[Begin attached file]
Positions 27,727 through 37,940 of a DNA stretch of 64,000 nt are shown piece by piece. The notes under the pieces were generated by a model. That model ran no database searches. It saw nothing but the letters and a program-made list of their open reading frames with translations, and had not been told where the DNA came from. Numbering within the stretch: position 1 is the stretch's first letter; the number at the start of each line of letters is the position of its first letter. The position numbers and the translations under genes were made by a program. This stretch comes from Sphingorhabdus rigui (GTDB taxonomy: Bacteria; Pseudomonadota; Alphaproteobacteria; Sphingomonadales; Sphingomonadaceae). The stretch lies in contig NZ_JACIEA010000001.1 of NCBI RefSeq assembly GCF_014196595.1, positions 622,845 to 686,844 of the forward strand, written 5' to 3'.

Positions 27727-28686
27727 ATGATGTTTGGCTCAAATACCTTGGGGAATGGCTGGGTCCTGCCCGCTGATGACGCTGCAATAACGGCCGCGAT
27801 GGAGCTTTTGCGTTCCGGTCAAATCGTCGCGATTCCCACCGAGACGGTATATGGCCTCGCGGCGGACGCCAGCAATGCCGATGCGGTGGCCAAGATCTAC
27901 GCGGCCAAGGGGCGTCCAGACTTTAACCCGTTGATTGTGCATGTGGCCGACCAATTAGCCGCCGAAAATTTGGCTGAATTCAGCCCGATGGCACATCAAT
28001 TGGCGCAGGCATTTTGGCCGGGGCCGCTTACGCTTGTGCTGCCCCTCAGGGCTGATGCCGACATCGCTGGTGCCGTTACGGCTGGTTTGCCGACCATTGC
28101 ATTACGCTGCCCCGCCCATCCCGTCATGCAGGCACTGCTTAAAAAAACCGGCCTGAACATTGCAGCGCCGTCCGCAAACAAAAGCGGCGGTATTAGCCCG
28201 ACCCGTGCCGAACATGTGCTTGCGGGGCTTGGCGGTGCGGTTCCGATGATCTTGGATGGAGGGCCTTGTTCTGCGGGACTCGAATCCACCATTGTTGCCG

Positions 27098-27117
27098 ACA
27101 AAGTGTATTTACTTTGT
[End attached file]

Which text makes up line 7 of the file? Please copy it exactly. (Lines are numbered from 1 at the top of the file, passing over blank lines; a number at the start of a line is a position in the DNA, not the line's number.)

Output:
28101 ATTACGCTGCCCCGCCCATCCCGTCATGCAGGCACTGCTTAAAAAAACCGGCCTGAACATTGCAGCGCCGTCCGCAAACAAAAGCGGCGGTATTAGCCCG